Mezzo-soprano Rose Taylor, who sang yesterday afternoon in the Phillips Collection, brought her listeners a mixture of songs and languages.
Accompanied by pianist Thomas Reilly, Taylor sang Dvorak's Gypsy Songs in German, five songs by Charles Ives in English, Debussy's Chansons de Bilitis in French, and a closing group of nine Rachmaninov songs in Russian.
Taylor's voice is at its most attractive in such quiet lower phrases as those that frequent the Debussy songs and some of the Rachmaninov. It is a mezzo of good quality, but from the evidence of yesterday's concert, somewhat restricted in range and freedom.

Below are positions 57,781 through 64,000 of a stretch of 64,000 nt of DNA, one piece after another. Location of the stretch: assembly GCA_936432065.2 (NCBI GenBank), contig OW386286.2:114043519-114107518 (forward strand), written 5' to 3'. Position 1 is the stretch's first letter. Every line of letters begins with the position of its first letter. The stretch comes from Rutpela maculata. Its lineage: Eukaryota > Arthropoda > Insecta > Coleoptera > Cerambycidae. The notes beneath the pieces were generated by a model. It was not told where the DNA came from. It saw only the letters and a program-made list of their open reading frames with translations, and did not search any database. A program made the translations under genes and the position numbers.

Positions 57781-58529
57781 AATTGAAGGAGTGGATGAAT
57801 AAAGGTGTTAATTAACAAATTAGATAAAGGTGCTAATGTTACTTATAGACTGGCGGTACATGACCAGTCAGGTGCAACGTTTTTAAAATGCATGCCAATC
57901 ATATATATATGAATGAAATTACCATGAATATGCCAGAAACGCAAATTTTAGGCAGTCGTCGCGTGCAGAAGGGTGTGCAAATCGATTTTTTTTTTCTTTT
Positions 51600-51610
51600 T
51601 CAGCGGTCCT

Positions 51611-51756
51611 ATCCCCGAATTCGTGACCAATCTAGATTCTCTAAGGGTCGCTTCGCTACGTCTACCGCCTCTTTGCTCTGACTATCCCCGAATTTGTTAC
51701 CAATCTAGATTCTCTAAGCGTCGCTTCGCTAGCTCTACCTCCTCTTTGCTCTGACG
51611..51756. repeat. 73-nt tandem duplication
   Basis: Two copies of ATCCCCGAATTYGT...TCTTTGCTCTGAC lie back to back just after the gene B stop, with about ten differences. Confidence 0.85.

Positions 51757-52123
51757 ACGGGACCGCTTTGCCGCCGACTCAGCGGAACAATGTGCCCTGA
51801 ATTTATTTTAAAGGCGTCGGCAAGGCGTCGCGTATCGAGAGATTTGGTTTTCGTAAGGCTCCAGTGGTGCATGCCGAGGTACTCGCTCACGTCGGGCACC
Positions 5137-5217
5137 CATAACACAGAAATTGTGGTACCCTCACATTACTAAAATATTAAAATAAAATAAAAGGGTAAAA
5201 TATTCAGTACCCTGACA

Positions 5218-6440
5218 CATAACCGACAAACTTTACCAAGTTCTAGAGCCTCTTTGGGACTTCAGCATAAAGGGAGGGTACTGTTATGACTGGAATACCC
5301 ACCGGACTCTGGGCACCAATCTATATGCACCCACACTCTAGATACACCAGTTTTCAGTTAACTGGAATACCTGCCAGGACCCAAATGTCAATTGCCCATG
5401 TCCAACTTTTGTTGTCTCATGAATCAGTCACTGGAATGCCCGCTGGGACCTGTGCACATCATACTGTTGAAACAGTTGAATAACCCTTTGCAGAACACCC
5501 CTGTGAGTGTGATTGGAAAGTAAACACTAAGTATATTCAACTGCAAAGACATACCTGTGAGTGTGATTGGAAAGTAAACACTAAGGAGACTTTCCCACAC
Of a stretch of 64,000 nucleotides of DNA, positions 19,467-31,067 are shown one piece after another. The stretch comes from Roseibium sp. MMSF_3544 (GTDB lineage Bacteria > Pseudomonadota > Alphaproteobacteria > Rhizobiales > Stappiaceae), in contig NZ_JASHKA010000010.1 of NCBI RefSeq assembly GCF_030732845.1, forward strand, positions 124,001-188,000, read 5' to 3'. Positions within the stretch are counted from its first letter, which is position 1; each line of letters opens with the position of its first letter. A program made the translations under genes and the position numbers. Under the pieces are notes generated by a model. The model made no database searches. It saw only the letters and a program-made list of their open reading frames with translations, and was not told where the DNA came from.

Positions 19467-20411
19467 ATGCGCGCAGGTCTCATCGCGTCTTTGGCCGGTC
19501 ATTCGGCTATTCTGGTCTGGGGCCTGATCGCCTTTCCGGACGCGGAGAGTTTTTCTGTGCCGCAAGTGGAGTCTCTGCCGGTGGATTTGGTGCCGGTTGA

Where a placid atmosphere is appropriate, the singer made some lovely effects. But throughout the upper ranges, a distinct tension moves in at the same time that words, in whatever language, disappear.
Thus the recital was most effective in pages of Debussy and Ives, and some Rachmaninov, but far too much of the time lacking in power or any long, sustained phrases.
Taylor is far too fond of arm-waving and other gestures that distract, while they offer no substitute for better vocalism.
Reilly played the Debussy songs with an exquisite sound. But, perhaps following the singer more politely than he should have, he offered none of the thrust and strong forward motion needed in Rachmaninov.